Sleep disorders have become a notable health issue in the United States with an estimated 40 million people suffering from chronic long-term sleep disorders every year, according to the National Institute of Neurological Disorders and Stroke. They also reported that an additional 20 million people experience sleeping problems occasionally.
Topics: Sleep Apnea
Every living thing that has a brain sleeps in one form or another. Sleep is the body’s time to restore and heal so it is imperative for everyone, especially for those who are trying to battle or heal from health challenges. Many times when people are ill, sleep is the first thing to suffer, weakening the immune system and prolonging healing, which further disturbs sleep, and on and on, in a downward spiral.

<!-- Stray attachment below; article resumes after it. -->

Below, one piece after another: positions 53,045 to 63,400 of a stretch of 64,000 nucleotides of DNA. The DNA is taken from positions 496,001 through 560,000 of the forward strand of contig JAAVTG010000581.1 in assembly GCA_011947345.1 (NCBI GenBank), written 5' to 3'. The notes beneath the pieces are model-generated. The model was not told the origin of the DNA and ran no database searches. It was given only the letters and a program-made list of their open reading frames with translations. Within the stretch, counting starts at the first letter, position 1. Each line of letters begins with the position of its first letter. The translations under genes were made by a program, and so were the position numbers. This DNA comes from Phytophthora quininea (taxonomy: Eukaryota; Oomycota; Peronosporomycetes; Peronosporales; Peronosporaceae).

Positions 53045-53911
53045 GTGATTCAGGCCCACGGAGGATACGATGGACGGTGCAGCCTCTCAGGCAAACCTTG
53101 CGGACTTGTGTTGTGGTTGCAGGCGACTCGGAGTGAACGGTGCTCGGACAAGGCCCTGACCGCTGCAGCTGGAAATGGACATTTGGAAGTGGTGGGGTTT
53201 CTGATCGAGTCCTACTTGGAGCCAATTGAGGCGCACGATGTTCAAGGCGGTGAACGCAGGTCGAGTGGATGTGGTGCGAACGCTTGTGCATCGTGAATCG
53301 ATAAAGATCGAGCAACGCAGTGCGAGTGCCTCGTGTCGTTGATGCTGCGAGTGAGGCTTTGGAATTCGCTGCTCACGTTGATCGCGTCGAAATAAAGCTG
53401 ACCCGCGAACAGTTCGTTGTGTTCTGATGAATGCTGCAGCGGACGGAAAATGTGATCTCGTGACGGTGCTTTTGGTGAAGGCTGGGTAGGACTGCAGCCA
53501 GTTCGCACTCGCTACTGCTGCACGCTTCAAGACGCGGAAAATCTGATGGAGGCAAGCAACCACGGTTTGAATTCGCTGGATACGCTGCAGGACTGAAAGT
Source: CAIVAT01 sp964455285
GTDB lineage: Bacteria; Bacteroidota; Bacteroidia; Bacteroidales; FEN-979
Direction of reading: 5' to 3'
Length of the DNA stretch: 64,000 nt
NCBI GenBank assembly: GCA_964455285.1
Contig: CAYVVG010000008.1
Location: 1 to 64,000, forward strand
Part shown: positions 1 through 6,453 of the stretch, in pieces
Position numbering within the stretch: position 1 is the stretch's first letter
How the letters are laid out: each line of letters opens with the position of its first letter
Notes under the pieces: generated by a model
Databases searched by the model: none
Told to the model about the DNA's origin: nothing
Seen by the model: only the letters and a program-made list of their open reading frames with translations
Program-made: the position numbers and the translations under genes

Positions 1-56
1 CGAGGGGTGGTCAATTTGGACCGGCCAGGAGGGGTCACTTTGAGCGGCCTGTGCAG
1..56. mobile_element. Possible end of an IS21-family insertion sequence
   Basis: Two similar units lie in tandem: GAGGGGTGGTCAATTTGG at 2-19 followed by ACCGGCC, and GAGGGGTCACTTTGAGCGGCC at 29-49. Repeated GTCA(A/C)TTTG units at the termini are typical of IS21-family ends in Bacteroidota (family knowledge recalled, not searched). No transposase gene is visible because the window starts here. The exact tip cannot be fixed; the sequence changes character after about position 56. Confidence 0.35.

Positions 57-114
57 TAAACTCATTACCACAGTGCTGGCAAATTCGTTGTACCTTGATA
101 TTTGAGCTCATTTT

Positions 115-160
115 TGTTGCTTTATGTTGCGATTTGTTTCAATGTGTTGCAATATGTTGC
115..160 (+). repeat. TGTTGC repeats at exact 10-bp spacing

There is nothing more refreshing than waking up after a full night’s rest. However, when diagnosed with chronic obstructive pulmonary disease (COPD), you may not have the same experience. But you’re not alone. In fact, up to 50% of people diagnosed with COPD report experiencing some level of insomnia. Such as sleep disruptions, trouble sleeping well throughout the night, or difficulty falling asleep.
Sleep apnea is a serious sleep disorder that can have major consequences if it goes untreated. For starters, there are 3 types of sleep apnea; obstructive sleep apnea, central sleep apnea, and mixed sleep apnea. Obstructive sleep apnea is the most common type of sleep apnea. If your sleep apnea goes untreated the consequences include high blood pressure, stroke, heart disease, depression, diabetes, and you could possibly fall asleep behind the wheel of a motor vehicle. Sleep apnea is more common among men more so than women. Specifically African-American and Hispanic men. Other risk factors for sleep apnea include: